Abstract — A novel emitting vinyl polymer, poly[4-(7-{4-[N,N-bis(9,9-dimethylfluoren-2-yl) amino]phenyl}-2,1,3-benzothiadiazol-4-yl)phenylethylene] (PVFABT), was designed and synthesized. The new vinyl polymer was found to form smooth amorphous films with a high glass-transition temperature of 199°C. The polymer possesses bipolar character with both electron donating and accepting properties. It undergoes reversible anodic oxidation and cathodic reduction to give stable cation and anion radicals. It exhibits intense orange fluorescence in solution and as film. A multilayer organic electroluminescent device using PVFABT as an emitting material emitted orange light, exhibiting high performance.

The emitting layer in organic EL devices functions as the recombination center for holes and electrons injected from the anode and cathode, respectively. Therefore, the materials for use in the emitting layer should have bipolar character, accepting both holes and electrons. In addition, emitting materials should also have high luminescence quantum efficiencies. Based on this concept, we have designed and synthesized a new vinyl polymer, PVFABT. The introduction of a 4-[bis(9,9-dimethylfluoren-2-yl) amino]phenyl group is intended to provide electron-donating properties and to facilitate the formation of an amorphous glass because of its nonplanar molecular structure. The introduction of a 2,1,3-benzothiadiazole group is intended to provide electron-accepting properties.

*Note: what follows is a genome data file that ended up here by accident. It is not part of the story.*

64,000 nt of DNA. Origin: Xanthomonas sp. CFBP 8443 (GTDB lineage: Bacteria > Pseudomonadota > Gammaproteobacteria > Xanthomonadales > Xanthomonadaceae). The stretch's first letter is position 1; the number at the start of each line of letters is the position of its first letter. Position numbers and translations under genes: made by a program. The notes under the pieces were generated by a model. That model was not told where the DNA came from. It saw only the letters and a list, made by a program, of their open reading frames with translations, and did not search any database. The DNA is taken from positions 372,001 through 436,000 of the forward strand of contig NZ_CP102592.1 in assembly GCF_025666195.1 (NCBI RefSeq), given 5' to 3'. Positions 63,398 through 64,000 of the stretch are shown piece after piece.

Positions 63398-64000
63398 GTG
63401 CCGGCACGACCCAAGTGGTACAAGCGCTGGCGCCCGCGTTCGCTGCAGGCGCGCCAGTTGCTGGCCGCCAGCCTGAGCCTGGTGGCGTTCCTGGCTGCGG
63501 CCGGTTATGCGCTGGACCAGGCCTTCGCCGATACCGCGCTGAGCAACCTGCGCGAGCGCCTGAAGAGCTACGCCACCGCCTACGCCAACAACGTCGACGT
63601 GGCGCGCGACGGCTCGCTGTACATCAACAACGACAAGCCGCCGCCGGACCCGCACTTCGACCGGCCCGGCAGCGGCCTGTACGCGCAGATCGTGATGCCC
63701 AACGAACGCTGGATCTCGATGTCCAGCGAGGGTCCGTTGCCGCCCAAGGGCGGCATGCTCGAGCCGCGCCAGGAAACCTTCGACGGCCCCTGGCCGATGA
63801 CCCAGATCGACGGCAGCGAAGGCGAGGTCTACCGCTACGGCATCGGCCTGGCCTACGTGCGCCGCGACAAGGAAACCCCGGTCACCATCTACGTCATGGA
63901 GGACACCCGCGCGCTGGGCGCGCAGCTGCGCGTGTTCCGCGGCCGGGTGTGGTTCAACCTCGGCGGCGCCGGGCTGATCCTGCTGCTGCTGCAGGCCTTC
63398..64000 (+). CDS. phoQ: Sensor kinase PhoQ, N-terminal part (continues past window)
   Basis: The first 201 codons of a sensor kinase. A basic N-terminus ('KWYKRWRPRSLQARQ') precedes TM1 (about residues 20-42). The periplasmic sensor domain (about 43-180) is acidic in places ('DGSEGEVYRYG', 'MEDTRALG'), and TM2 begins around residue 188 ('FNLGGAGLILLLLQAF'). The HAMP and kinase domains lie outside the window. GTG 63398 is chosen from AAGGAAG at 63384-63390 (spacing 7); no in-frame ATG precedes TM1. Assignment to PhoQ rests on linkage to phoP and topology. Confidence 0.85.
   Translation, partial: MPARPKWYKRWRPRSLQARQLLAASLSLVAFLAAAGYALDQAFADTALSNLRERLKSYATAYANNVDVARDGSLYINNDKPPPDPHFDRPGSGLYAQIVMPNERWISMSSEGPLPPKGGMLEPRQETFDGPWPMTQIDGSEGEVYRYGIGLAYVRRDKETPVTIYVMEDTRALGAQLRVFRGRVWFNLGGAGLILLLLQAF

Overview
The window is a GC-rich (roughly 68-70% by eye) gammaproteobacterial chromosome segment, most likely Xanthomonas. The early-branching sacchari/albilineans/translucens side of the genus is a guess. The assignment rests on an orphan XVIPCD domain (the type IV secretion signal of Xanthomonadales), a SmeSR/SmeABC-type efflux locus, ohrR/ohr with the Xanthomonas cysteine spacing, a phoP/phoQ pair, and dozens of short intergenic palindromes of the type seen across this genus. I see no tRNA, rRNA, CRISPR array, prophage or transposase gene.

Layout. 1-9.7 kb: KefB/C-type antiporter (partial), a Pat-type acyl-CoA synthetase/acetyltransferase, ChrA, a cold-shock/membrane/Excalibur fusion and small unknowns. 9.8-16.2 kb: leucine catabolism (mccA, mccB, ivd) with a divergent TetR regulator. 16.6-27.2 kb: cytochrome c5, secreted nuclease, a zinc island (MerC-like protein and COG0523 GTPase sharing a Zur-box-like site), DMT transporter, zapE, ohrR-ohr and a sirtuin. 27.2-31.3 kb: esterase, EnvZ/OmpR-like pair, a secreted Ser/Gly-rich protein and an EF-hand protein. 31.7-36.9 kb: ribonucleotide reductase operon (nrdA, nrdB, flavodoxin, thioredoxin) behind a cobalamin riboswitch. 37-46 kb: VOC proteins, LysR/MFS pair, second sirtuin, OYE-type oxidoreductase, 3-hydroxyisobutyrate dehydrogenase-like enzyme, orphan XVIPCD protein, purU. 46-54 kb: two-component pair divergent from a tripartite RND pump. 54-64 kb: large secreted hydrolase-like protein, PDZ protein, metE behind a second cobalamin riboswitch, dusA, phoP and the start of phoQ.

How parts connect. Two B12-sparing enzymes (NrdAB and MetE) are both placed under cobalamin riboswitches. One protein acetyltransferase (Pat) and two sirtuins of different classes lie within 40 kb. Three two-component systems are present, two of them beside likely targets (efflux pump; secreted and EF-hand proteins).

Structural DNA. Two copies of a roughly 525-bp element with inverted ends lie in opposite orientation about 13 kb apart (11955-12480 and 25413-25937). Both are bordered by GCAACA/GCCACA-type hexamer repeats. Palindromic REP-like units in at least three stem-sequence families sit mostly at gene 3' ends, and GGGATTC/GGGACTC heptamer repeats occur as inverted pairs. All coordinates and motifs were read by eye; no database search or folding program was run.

FIGURE 3 — Cyclic voltammogram of PVFABT in THF (1.0 x 10–3 M). Supporting electrolyte: tetra-n-butylammonium perchlorate (10–1 M). Scan rate: 100 mV-sec–1.


Metal (IV) tetras (8-hydroxyquinoline) (M = Zr, Hf) used as electroluminescent material and electron-transport layer in OLEDs

Simona Garon
Eric K. C. Lau
Siew-Ling Chew
S. T. Lee
Mark E. Thompson

University of Southern California

Abstract — In this paper, we report on the utilization of zirconium (IV) tetras (8-hydroxyquinoline), Zrq4, and hafnium (IV) tetras (8-hydroxyquinoline), Hfq4, as an electroluminescent material in fluorescent organic light-emitting diodes (OLED) and as an electron-transport layer (ETL) for high-efficiency electrophosphorescent organic light-emitting diodes (PHOLEDs).

The electronic properties of the metal tetra-quinolates are very similar to Alq3. These Alq3 and Mq4 complexes are yellow solids, with nearly identical absorption spectra. Both types of quinolate complex emit from predominantly quinolate based states, with the only difference being a small red shift for the Mq4 materials. Alq3 emits with a λmax of 518 nm, while both Zrq4 and Hfq4 have λmaxvalues of 538 nm. The substitution of the heavier metal-ion zirconium or hafnium is expected to give a red-shift compared to the aluminum chelate.



FIGURE 3 — Device performance data for phosphorescence-based devices (structure: ITO/NPD/CBP-Ir(ppy)3/BCP/Mqn/LiF/Al, Mqn= Alq3, Zrq4,Hfq4).


Highly efficient green polymer light-emitting diodes through interface engineering